MONTGOMERY, Ala. (Legal Newsline) – The Supreme Court of Alabama has ruled that in cases in which a layperson can understand the consequences of medical negligence, an expert is not needed, reversing a summary dismissal of a medical malpractice case.

On Feb. 17, the Supreme Court of Alabama reversed and remanded a lower court summary judgment in favor of the defendants in Betty Collins v. Herring Chiropractic Center LLC, and Ricardo Herring, an appeal from Jefferson Circuit Court.

The suit states that on July 9, 2012, Betty Collins visited Dr. Ricardo Herring for treatment for her injured knee. Over the course of Collins' visit, Herring's assistant allegedly applied a cold pack directly to Collins' knee. 

Collins claims that she noticed that the cold pack had been retrieved from a refrigerator rather a table, where she had seen it in earlier appointments. She also alleges she observed that this cold pack was much harder than it had been in earlier appointments and instead of cold, the cold pack felt warm against her skin.

Within a few hours of the cold pack's application Collins began to blister in the areas where it had been in contact with her skin and later she developed scarring in the same area, the suit states.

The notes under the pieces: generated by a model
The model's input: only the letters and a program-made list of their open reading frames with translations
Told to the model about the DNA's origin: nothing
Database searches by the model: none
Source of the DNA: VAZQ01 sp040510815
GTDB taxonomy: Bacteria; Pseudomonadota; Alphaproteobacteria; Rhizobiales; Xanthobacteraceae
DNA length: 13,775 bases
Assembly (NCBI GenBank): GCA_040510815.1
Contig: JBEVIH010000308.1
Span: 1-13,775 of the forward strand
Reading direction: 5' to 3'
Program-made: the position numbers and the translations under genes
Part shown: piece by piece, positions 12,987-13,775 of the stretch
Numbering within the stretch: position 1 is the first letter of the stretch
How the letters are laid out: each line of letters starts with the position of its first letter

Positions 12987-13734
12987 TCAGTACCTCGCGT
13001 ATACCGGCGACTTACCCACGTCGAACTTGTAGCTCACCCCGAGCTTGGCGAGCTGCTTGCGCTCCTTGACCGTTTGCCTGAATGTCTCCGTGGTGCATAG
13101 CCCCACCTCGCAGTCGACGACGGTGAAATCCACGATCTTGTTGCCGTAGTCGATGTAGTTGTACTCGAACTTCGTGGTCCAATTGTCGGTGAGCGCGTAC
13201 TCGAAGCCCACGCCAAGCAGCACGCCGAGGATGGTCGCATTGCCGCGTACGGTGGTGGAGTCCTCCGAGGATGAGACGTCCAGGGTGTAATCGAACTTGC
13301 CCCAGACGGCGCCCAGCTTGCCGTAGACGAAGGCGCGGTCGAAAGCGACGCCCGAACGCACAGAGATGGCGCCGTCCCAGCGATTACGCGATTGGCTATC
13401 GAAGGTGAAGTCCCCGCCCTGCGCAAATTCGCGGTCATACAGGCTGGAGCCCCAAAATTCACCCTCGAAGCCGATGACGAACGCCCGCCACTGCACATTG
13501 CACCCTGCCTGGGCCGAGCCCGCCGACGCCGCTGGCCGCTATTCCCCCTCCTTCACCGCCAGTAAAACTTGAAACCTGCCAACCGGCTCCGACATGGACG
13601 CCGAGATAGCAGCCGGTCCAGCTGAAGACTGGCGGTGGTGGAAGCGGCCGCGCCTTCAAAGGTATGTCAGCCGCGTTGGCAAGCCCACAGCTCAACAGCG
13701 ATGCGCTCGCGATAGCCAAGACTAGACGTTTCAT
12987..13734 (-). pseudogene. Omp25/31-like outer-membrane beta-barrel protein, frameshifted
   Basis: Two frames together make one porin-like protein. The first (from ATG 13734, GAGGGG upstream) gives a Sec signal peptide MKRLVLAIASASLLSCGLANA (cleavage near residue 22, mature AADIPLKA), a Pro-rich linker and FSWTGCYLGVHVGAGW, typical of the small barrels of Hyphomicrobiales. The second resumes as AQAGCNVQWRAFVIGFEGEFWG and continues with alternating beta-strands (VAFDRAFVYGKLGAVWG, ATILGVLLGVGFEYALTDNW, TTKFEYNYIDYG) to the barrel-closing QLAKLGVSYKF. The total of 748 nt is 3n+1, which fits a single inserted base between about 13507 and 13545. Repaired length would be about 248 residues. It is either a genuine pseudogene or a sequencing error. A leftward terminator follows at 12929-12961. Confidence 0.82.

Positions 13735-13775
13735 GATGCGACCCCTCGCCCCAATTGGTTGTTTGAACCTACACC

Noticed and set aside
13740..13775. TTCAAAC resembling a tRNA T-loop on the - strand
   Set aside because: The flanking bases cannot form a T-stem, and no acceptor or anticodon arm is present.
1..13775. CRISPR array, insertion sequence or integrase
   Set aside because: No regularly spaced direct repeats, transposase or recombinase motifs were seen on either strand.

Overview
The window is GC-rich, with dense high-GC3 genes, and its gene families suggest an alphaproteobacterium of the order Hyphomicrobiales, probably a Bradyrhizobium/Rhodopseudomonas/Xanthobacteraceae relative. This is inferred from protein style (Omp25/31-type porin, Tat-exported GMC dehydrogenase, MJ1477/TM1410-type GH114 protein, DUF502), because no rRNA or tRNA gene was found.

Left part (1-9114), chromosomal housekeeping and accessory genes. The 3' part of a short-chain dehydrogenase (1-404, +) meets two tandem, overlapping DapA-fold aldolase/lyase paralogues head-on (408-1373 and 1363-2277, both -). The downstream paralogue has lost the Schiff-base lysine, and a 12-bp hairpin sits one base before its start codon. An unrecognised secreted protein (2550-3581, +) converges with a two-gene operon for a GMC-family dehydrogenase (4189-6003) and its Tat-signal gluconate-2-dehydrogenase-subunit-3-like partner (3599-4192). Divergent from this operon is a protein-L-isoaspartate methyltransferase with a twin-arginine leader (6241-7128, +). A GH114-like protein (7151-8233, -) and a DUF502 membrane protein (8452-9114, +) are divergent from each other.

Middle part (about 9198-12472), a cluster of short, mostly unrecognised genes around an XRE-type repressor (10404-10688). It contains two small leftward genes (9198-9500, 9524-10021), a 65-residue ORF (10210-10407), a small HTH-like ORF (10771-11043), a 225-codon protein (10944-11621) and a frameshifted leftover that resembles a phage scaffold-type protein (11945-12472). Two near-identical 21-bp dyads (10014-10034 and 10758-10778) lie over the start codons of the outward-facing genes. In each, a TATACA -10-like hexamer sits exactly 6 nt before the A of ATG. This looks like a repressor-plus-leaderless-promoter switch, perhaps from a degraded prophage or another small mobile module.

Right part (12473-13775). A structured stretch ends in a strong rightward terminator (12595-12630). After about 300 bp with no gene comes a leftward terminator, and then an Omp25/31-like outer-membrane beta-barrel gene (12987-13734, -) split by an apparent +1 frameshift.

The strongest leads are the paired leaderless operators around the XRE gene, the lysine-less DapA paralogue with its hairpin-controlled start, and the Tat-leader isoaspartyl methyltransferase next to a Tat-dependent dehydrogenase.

On July 7, 2014, Collins sued the defendants, alleging medical malpractice arising from the application of the cold pack to her knee. The defendants filed a request of summary judgment, arguing that Collins had not designated an expert witness who could authoritatively argue that Herring had breached his duty of care in treating Collins as required under the Alabama Medical Liability Act.

In addition, the defendants argued Collins had not met the necessary standard for a malpractice claim because she did not produce any evidence showing that Herring's treatment fell below the applicable standard of care. The circuit court agreed with the defendants and issued summary judgment in their favor.

Collins appealed, arguing that the circuit court had erred in entering a summary judgment for the defendants. She countered that expert testimony is not required to establish either the standard of care or the causal connection between the defendants' acts and her injuries. 

She argued that Alabama courts have long since settled that there is an exception to the rule requiring expert testimony "in a case where want of skill or lack of care is so apparent ... as to be understood by a layman, and requires only common knowledge and experience to understand it," as stated in Tuscaloosa Orthopedic Appliance Co. v. Wyatt.

The court went on to note that in Ex parte HealthSouth Corp. the exceptions to this rule were clarified to include situations “where the lack of skill is so apparent as to be understood by a layperson, thereby requiring only common knowledge and experience to understand it.”

The court found that the blistering and scarring indicated that some form of negligence was to be found in the application of the cold pack and that the relationship between the application of the cold pack and Collins' injuries was such that it could be understood by a layperson. For this reason the court rejected the summary judgment and remanded the case back to the circuit court.

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